For decades, Samoa was seen as the most politically stable country in the Pacific. Tuila’epa Sa’ilele Malielegaoi served as prime minister for almost 23 years with little opposition. His Human Rights Protection Party (HRPP) had been in power for nearly 40 years and was the only party represented in the country’s parliament, the Fono, in the previous term. Yet there was little doubt about the democratic spirit of the government internationally.
But that has changed significantly with the April 2021 election. The HRPP lost almost half its seats, and the newly-founded opposition party Faith in the One God of Samoa (Fa’atuatua i le Atua Samoa ua Tasi or FAST), led by Fiame Naomi Mata’afa, won the same number of seats as the HRPP. A political earthquake in itself, not to mention the election of a female head of government in a country where only about 10 per cent of MPs are female. But since the one remaining independent MP in parliament has sided with FAST, there has been a political and legal battle for power in Samoa, with the previous government trying to prevent the new government from taking office.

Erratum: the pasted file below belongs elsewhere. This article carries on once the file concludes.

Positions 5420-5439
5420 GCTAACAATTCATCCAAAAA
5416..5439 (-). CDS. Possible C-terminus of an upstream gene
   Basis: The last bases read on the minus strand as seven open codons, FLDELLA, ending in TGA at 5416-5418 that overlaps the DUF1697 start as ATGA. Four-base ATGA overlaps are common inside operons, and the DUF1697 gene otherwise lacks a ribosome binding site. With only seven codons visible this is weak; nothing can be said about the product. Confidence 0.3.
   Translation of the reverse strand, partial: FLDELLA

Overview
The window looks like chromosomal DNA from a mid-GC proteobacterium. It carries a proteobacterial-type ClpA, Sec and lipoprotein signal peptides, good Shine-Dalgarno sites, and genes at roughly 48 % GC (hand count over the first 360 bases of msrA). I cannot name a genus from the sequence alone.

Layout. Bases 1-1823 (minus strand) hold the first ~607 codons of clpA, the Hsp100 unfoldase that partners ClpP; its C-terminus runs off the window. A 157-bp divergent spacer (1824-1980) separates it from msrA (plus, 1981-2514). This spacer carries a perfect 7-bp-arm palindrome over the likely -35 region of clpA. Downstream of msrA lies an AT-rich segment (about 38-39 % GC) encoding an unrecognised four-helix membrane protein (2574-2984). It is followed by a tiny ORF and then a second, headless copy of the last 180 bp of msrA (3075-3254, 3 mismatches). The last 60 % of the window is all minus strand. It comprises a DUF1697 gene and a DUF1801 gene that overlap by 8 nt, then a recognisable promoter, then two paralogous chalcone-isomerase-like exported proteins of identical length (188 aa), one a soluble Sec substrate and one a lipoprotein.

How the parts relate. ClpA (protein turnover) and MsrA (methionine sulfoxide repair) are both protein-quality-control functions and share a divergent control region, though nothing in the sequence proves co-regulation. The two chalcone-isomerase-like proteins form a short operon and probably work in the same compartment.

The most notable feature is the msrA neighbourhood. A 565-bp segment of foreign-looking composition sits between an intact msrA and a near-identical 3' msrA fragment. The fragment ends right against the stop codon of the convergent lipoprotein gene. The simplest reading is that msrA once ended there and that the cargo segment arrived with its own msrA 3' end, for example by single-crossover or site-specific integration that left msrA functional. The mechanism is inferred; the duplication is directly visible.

The HRPP nominated an additional member of parliament on its own accord, under the pretext of increasing the female quota. Samoan head of state, Va’aletoa Sualauvi II Tuimalealiʻifan, who is politically aligned with the HRPP, called for new elections on 21 May to try to break the deadlock. But both moves were overturned by the country’s Supreme Court, ordering parliament to open on 24 May, which was boycotted by the HRPP and the head of state. With the parliament's doors having been locked, Fiame was ultimately appointed the new head of government by FAST MPs outside the Fono.
Trump’s political reach
Since then, there have been two rival governments: the new government led by Fiame and backed by the Samoan courts, and the previous government led by Tuila’epa and backed by the head of state, which continues to refuse to transfer power peacefully. Many observers are talking of a coup by a government that was actually voted out. This is remarkable because, for many years, Tuila’epa had been a champion of democracy and was considered one of the greatest critics of Josaia Voreqe Bainimarama, prime minister of the neighbouring island state of Fiji, who himself came to power in a military coup in 2006.
Tuila’epa no longer sees the courts, but rather the Samoan head of state, as having supreme authority.